• I think there are people who can work tirelessly to make millions, and are less averse to risk, but I believe one can learn from an entrepreneur. I have always thought that I was not entrepreneurial until recently I sat next to a guy on the plane. He told me about his entrepreneurial endeavors. He also told me that I could learn how to be an entrepreneur. I decided then and there that I would learn how to make money, and I have chosen REI as the means to do so.

  5. Hey Brandon…really like this post. My unfair advantage:

    I’m young (21), will have an education in accounting and finance, live in a very desirable area (Boston) and have a solid job. I look forward to using these to my advantage in the real estate world. I have the ability to use an FHA loan to owner occupy my first property, which I hope to buy within the next year and a half.

    Thanks for forcing me to think this way!

  6. Ok…., My unfair advantages, determined by your criteria are…..:
    1. An economics degree.. Us wonky economist types see things others don’t, before and while they are happening. Not after
    2. I started when I was 12, working in my dads Development business, hauling wheelbarrows full of whatever. Over the 45+ years since, I have learned how to outwork ANYONE in whatever I do.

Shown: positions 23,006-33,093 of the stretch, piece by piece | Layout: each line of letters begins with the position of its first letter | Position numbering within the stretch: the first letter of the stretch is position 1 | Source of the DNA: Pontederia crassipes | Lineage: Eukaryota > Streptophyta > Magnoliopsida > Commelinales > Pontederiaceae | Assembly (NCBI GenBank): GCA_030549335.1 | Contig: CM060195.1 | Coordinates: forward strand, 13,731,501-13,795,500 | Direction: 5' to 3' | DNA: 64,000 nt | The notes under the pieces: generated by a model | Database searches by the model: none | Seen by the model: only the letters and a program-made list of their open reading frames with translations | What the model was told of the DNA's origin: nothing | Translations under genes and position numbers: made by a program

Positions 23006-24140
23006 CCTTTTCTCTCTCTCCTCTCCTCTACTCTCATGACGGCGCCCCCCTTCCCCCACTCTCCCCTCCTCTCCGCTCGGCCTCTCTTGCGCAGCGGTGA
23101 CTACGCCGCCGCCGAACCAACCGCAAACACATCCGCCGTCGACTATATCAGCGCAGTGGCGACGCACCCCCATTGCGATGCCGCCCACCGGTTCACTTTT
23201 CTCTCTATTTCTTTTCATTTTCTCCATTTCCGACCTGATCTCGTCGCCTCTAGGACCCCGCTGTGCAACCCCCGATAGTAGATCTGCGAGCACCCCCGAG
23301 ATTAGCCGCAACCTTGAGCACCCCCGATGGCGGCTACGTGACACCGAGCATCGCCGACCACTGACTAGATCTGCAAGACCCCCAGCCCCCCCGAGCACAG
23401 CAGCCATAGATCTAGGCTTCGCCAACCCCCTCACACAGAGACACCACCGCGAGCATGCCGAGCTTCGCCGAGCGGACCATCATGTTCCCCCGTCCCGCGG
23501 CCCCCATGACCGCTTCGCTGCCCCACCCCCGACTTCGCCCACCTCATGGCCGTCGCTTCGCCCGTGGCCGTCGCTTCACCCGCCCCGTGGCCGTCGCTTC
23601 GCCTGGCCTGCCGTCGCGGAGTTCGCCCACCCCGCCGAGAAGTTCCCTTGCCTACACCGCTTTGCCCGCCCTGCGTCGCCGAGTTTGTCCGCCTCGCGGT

3. My wife, whose sharp accounting mind keeps our reserves and cash available way ahead of when we need it.
    4. My trust in God, but that’s for another forum!!

  7. I know there’s something in this article I can disagree with,,,I just know there’s something…

    May be not – you’ve outdone yourself on this one my friend. I concur – people waste time judging other’s “luck”. Get off your ass and make some luck!

    As to me personally, I got nothin’ – just a dumb landlord…

    • Ben I would expect you to disagree with “Being able to do your own labor” as an advantage. I list this as one of my advantages, but when I listen to you, I’m always challenged to manage my time better. I don’t enjoy doing the work or being away from family, but at times I guess I value the dollars I can save more. I hate saying that, but my actions prove its true. In some ways, being able to swing a hammer can be a disadvantage because it allows me to value dollars over time. I can’t add time to my life, but I can always make more money.

      • I think being able to swing a hammer lets you see better what hammer-swinging is needed. The only reason I was brave enough to buy my rental was a background in rehab to see that the obvious issues (pee-infused carpet! mold! water-damaged subfloor! toilet sinking into the floor), were really only 3/4″ deep, primarily caused by a one-off event (burst pipe due to unwinterized plumbing).

  8. I really enjoyed this article Brandon.My unfair advantages?

    1. My ability to problem-solve.
    2. My willingness to tackle something completely new and foreign (which I think is a big deterrent to most people and keeps them from achieving their goals).
    3. My father and two other relatives are in the construction industry and work in the market I’ll be buying in.